Some people love them; others hate them. But acronyms are here to stay.
Every field of human endeavor, from finance to academia to medicine to technology to entertainment, has its own jargon.
Much of it is in the form of acronyms — think of old standards like ROI (return on investment) or newer additions such as TL;DR (too long; didn’t read) and JGI (just Google it).
And while acronyms are annoying when used to excess, we shouldn’t forget that they exist for good reasons.
First, obviously, they speed up and simplify communication. WFH is just easier to type than “working from home,” especially in texts. Ditto for the now-ubiquitous BTW, FYI and LMK.
Second, and more subtly, acronyms can be a way to signal belonging. Understanding and correctly using your industry or workplace jargon shows you’re part of the group. A special and private-seeming “language” fosters cohesiveness and builds a sense of teamwork.
Of course, you’ll still want to be judicious. Even in acronym-loving fields like government or technology, a report with all-cap abbreviations on every other line can be a chore to read. Worse, you may be setting yourself up for mockery. Let common sense, in addition to the norms of your workplace, be your guide.
No matter where you work, you’ll definitely want to be familiar with those acronyms that have become so commonplace they are now almost “invisible.” Here are a few of the most popular ones:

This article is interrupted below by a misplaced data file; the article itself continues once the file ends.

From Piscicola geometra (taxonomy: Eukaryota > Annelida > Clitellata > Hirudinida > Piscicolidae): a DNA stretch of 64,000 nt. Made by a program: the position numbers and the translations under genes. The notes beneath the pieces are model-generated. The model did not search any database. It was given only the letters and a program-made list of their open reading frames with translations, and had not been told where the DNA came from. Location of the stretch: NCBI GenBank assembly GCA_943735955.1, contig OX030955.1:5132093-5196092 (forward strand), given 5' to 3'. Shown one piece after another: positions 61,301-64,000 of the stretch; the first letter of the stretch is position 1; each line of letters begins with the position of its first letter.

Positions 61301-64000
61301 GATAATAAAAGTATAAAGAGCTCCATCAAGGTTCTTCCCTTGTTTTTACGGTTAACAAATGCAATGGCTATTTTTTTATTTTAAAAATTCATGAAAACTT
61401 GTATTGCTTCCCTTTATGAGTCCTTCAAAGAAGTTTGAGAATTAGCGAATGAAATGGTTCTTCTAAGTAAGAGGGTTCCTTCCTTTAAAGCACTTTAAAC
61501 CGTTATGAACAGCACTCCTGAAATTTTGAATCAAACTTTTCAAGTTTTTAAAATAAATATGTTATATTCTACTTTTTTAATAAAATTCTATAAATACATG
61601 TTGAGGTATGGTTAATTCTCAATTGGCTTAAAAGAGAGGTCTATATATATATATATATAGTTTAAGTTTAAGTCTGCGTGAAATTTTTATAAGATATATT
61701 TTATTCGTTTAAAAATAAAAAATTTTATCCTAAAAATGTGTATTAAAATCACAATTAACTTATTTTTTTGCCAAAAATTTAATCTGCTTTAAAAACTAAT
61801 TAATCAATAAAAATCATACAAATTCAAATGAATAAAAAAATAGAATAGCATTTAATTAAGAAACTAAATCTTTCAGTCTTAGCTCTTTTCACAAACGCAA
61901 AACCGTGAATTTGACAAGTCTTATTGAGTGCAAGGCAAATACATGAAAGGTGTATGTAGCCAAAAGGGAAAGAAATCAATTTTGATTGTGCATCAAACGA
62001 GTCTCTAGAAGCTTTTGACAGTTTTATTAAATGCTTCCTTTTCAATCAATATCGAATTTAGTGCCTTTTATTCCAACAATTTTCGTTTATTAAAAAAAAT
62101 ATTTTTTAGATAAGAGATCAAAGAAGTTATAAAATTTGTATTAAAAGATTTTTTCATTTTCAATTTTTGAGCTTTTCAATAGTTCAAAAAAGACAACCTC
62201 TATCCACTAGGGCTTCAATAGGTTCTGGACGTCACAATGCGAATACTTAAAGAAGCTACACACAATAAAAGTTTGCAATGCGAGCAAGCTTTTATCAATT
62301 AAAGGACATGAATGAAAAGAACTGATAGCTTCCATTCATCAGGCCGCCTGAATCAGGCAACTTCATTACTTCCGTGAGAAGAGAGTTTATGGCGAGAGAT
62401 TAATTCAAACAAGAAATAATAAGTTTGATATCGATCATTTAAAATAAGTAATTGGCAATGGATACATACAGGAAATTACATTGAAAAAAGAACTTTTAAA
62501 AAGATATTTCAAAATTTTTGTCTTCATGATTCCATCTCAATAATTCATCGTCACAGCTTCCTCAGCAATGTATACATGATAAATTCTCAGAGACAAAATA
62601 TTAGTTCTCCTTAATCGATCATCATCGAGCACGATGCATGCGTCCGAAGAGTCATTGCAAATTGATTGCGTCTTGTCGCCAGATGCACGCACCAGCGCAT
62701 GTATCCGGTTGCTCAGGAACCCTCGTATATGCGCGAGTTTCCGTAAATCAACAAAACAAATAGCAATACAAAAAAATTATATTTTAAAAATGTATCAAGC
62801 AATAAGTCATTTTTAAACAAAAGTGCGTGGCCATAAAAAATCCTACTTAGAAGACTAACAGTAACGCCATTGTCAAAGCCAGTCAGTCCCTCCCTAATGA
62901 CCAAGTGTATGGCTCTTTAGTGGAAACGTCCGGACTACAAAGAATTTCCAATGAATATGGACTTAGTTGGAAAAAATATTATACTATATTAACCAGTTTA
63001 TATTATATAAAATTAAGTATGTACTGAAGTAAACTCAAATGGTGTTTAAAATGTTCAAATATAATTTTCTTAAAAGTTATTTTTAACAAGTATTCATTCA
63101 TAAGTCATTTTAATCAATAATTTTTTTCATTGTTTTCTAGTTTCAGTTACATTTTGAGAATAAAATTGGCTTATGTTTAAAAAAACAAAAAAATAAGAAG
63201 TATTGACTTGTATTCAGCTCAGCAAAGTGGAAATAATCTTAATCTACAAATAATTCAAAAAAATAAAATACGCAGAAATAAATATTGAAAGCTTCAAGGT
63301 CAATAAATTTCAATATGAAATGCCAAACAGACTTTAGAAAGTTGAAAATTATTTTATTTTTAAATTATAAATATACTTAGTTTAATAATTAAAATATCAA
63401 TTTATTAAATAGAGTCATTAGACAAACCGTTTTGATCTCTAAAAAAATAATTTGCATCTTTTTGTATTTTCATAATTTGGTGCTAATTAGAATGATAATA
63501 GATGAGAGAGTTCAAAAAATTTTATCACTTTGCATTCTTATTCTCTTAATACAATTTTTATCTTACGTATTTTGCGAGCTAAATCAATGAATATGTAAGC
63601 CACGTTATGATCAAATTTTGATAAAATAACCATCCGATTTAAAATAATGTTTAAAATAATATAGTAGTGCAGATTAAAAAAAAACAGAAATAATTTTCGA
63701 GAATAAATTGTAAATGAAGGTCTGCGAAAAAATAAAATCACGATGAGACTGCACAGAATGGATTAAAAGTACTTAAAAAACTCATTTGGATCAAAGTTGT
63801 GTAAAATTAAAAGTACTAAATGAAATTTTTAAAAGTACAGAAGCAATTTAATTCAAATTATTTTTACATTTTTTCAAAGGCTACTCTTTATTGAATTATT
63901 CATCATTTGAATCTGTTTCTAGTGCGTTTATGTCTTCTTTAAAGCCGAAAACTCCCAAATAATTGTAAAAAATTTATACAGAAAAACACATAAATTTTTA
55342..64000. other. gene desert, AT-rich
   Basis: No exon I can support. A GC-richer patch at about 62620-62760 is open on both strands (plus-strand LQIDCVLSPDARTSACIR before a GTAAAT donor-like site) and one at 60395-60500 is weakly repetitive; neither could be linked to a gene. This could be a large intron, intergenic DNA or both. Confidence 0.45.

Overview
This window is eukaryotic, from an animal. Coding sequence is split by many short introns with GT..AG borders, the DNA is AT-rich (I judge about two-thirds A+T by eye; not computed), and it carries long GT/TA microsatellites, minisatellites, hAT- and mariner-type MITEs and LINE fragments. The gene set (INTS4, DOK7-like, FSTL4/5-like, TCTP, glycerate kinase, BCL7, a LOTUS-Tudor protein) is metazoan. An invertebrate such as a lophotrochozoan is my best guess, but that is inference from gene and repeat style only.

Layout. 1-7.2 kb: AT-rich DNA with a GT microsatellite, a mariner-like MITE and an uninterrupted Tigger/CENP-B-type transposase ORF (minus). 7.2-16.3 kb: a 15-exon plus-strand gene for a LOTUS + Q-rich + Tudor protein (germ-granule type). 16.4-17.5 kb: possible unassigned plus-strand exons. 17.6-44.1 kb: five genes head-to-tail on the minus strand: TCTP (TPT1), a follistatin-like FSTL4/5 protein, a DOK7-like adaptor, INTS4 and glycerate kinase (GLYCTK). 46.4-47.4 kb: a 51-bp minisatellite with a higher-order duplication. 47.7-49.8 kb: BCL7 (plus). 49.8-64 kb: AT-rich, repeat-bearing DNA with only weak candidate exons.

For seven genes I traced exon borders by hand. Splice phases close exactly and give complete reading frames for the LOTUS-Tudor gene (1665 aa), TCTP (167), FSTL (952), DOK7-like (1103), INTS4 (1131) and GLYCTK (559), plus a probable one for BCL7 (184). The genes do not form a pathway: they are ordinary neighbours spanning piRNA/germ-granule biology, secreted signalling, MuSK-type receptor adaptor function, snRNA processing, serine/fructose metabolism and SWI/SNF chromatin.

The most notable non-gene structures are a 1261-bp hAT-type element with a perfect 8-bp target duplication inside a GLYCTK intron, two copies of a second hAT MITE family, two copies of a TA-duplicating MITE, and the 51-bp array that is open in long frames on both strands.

IAM: in a meeting
NSFW: not safe for work (also, there’s NWR: not work-related)
WIIFM: what’s in it for me
BID: break it down
OTP: on the phone
OOO: out of office
LET: leaving early today
TYT: take your time
NRN: no reply necessary
COB: close of business (similar to EOD: end of day)
You could no doubt add to this list.
A final note: Sometimes an abbreviation can be a sly way to inject humor into an otherwise ho-hum text or email. It all started with the now old-fashioned KISS (keep it simple, stupid). Now we have DFTBA (don’t forget to be awesome), HAND (have a nice day), FUTAB (feet up, take a break), ELI5 (explain like I’m 5 years old), and EAK (eating at keyboard). A cleverly placed acronym still has the power to bring a smile to your reader’s face.
But do proceed at your own risk.